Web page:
Carcassonne's Younger Side
Carcassonne medieval Cité
Like Edinburgh, Carcassonne has an old town, and a 'new town'. The early medieval Cité, perched on its crag above the River Aude, grew up around a basilica founded in the 9th century, and a 12th-century castle, so it's undeniably antique (although architect Violett-le-Duc used wide artistic licence when he 'restored' it in the mid-19th century to make it look more like an archetypal medieval castle than it ever did in the golden age of the Occitane troubards). Hence its popularity with film-makers – and with tourists. According to UNESCO, it is visited by around three million people a year, most of whom don't cross the 14th century Vieux Pont to the Bastide Saint-Louis, more colloquially called the Ville Basse or indeed Carcassonne's younger side.
Carcassonne Ville Basse
Their loss, your gain, because it's a welcome escape from the ubiquitous souvenir shops and mediocre restaurants of the labyrinthine Cité. Not that it's by any means tourist-free – cheap flights and ever-popular canal cruises have seen to that - and even off-season there's more than a scattering of British expats perusing yesterday's Daily Mail and Telegraph in the cafés around the Place Carnot.
Carcassonne Market, Place Carnot
If you want a table at one of those cafés (our favourite is Bar Félix, with its orange awnings) on Saturday, get there early, because by midday – when the lively produce market packs up - they're filled with folk who have been doing their weekly shopping and are now settling in for a leisurely lunch. You might even find yourself sitting next to a local with a basket of newly hatched chicks or ducklings from the livestock aisle.
Like Edinburgh's New Town, Carcassonne's 'modern' heart is new only by comparison with its elder sister. Laid out on a distinctive (and easy-to-navigate) grid plan, it was founded by Louis IX in 1260 and its Cathédrale de Saint Michel dates from the 13th century. The octagonal bell tower of the 14th century Eglise Saint Vincent is a beckoning landmark – climb the 232 steps to the top for a view over red-tiled rooftops to the turreted ramparts of the Cité.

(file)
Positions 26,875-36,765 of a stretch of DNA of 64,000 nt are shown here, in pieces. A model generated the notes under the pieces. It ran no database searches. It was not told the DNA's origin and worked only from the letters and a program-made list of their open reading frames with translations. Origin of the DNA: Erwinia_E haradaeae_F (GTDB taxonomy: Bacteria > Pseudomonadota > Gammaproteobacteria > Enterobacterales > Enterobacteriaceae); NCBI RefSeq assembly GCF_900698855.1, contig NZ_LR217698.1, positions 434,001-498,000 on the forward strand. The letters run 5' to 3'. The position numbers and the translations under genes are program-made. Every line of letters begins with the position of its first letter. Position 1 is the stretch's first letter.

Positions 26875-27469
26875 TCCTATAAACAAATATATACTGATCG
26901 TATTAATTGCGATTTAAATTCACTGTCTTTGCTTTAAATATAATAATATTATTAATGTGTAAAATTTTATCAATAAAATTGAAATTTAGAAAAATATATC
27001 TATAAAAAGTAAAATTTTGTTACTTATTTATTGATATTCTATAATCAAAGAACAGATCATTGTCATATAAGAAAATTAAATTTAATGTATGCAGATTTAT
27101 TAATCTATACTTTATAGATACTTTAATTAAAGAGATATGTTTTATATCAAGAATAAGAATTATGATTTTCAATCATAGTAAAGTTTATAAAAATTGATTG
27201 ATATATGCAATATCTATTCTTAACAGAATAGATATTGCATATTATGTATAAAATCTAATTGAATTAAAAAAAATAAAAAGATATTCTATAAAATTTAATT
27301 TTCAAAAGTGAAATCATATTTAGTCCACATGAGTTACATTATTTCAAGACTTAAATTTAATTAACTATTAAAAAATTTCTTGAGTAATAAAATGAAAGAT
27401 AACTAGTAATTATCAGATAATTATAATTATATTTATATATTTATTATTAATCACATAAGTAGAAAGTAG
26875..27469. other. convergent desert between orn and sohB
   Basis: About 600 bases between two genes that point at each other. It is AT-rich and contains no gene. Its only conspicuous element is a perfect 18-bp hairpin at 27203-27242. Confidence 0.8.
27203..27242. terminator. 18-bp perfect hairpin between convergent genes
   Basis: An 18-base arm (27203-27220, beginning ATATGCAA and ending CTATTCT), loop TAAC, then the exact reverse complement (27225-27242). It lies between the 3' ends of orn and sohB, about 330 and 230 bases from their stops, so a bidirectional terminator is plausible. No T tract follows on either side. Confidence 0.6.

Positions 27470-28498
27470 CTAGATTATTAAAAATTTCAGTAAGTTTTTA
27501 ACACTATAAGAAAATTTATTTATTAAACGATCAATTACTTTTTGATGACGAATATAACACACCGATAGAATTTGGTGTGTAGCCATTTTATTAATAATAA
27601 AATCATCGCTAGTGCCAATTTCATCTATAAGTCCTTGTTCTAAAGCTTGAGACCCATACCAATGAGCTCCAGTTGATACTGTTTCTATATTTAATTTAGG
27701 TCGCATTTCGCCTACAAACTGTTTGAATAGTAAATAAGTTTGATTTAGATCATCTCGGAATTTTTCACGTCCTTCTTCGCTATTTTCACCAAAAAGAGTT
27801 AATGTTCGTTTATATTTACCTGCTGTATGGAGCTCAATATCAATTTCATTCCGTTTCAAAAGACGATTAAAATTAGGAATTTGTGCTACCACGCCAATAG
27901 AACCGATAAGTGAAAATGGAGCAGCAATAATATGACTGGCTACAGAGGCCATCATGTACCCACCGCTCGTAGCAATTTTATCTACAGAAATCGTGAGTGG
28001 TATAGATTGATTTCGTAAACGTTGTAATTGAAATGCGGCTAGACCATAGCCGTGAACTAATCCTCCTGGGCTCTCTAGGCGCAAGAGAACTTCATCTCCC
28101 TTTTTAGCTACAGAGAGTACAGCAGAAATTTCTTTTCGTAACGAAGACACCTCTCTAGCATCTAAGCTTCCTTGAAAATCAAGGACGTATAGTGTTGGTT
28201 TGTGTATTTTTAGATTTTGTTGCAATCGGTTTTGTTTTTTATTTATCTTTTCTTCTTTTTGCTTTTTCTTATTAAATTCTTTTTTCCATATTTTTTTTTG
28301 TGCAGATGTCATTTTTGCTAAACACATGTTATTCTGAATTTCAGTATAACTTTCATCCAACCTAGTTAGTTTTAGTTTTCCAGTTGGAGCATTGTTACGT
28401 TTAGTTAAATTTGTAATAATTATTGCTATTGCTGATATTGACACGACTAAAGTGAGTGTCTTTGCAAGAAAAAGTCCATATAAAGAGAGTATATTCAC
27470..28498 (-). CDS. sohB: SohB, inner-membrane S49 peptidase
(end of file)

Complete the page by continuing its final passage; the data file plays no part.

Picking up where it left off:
Eglise Saint Vincent Bell Tower
In the 18th century, Carcassonne was a wealthy centre of the woollen trade and the mansions of prosperous magnates are dotted along streets like Rue Aimé-Raimond and Rue de Verdun. The Halles Prosper-Montagne, built in 1768, is another gracious relic of this era, with stone arched walls and decorative cast iron columns surrounding its produce stalls. It's a great place to browse for cheese, bread and charcuterie if you're planning a picnic.
For affordable restaurant dining, try Chez Fred (31 boulevard Omer-Sarrault; tel 0468 72 02 23 www.restaurant-chezfred.fr), with its inner courtyard tables and a menu that as well as the inevitable cassoulet features dishes like duck confit foie gras, grilled mushrooms and truffle oil.
Les Chambres d'Aimé
And for somewhere to stay? We'd recommend Les Chambres D'Aimé and 42 Rue Victor Hugo, both stylish small properties in the heart of Carcassonne's younger side, the Ville Basse! For more inspiration, check out all of the best places to stay in Carcassonne.
42 Rue Victor Hugo Carcassonne 3 rooms from AU$236Cooking classes - Explore the markets and then cook your goodiesSights nearby - Located in the centre of the old townLocal markets - Good for local colour.Designer - Uniquely designed interiors.Recommended by - I Escape
Les Chambres d'Aime Carcassonne 5 rooms from AU$165Local exploring - The house is located in the heart of downtown Carcassonne, ideal for exploring its cultural sights, bars and restaurantsSights nearby - Visit the nearby Saint Michel Cathedral and Place Carnot, and opposite the house is the Maison du SénéchalSwimming Pool - Seasonal outdoor poolRestrictions on children - Adults onlyRecommended by - Sawdays
A large 19th century stone house in the historic centre of Carcassonne. The charming hosts provide a generous breakfast and there is a relaxing terrace and pool area for lounging about in the sun. Tasteful rooms have whitewashed walls, antiques and large sash windows. A stylish base. See More